"I've worked with Netanyahu for years and there were no problems," Mandelblit said. "Unfortunately, we got to where we did. But the bottom line is that a problematic pattern of behavior of Netanyahu's was discovered here, he makes ties with wealthy people and instead of steering clear of their affairs, he works to promote them."
In recent months Mandelblit has felt, according to the report, that the attacks from Netanyahu and his allies—which have so far been directed against the police and the prosecution—will be directed at him ahead of his decision on whether or not the indict the prime minister. "The talking points are coming directly from the top," the attorney general said to his associates. "The prime minister is dragging the entire country down. It's sad, and it will hurt us all."
This week, Mandelblit is expected to meet with Netanyahu's legal team to discuss their request to postpone the release of his decision until after the elections. .
If the attorney general announces his decision in February, the hearing is expected to be held only after the April 9 elections. Netanyahu's legal team is expected to ask for many months to study the material and prepare for the hearing, so the final decision on whether the prime minister will stand trial will be made months after the elections.
In response to reports Mandelblit plans to indict Netanyahu for bribery in Case 4000, the prime minister's legal team said that "On the eve of a meeting between the prime minister's attorneys and the attorney general, there is no place for leaks meant to sabotage the meeting and hurt Prime Minister Netanyahu's right to be heard in a professional and fair manner.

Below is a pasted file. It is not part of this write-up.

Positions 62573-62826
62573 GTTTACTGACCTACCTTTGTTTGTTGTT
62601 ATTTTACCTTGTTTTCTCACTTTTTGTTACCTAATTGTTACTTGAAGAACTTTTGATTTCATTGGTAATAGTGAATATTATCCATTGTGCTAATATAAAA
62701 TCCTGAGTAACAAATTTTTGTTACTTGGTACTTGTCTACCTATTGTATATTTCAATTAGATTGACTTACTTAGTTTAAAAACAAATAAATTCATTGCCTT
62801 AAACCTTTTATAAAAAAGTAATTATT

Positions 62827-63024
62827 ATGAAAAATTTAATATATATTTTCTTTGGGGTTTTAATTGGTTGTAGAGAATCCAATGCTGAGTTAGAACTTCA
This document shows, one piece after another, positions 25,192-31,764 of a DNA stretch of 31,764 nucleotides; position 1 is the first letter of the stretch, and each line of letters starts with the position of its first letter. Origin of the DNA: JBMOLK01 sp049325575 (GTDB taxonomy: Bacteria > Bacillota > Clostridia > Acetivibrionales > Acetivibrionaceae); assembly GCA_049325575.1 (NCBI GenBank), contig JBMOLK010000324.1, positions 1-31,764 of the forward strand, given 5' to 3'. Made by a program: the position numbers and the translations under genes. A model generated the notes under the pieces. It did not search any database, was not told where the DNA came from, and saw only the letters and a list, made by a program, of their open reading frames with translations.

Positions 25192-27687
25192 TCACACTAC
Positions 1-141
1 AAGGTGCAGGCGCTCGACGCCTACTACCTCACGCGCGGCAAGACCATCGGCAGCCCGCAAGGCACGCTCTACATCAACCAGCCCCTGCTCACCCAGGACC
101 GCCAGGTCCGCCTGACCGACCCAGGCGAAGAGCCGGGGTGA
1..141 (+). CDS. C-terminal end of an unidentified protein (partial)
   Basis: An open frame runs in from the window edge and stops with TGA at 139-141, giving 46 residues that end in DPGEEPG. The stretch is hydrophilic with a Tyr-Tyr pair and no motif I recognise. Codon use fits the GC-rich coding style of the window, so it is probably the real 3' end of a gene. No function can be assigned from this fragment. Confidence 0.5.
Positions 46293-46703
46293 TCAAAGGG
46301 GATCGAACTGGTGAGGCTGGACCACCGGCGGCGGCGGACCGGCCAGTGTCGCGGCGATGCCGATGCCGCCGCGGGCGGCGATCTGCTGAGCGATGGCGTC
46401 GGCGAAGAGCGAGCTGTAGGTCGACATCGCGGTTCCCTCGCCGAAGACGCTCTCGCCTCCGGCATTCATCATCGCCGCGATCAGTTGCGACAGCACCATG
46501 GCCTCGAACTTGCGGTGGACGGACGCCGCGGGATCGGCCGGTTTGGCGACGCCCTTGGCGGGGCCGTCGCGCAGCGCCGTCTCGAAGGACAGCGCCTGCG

"It is ridiculous that what is considered bribery here is not money, but a handful of non-hostile stories in a sea of hostile stories against the prime minister on an internet site. Based on this criteria, the 43 ministers and MKs who voted in favor of closing Israel Hayom in return for favorable coverage from (Arnon) Mozes, should know they are expected to be accused of bribery. And the same will happen to any politician who received favorable coverage. It is an absurdity, which undermines the foundations of democracy."
Over the weekend, Netanyahu's Likud Party launched a new campaign against journalists Ben Caspit, Amnon Abramovich, Guy Peleg and Raviv Drucker, all of whom have helped expose the suspicions of corruption against the prime minister. Their photos appeared on billboards and on social media under the tagline "They will not decide."
While the campaign was initially launched anonymously, Likud officials had to admit on Saturday night that the party was behind the campaign after Meretz leader MK Tamar Zandberg filed a complaint to the State Comptroller and asked him to discover who was behind it.
The State Comptroller's Office confirmed Saturday night that it will look into who funded the ad campaign against the journalists, and why it was not done in accordance with election propaganda laws. "According to the election propaganda laws, there must be transparency about propaganda during election time, including on billboards," the State Comptroller's Office said.
Netanyahu also posted a video to social media on Saturday night, accusing the left wing of pressuring the attorney general to file an indictment against him. The video makes the accusation that "For three years now, the left and the media are persecuting the attorney general to force him to file an indictment at any cost." It shows protesters outside Mandelblit's home and outside the synagogue he prays in. The video concludes with the question: "Will they succeed?"
Attorney Eldad Yaniv, who appears in the video, said he plans to file a complaint against the video for incitement.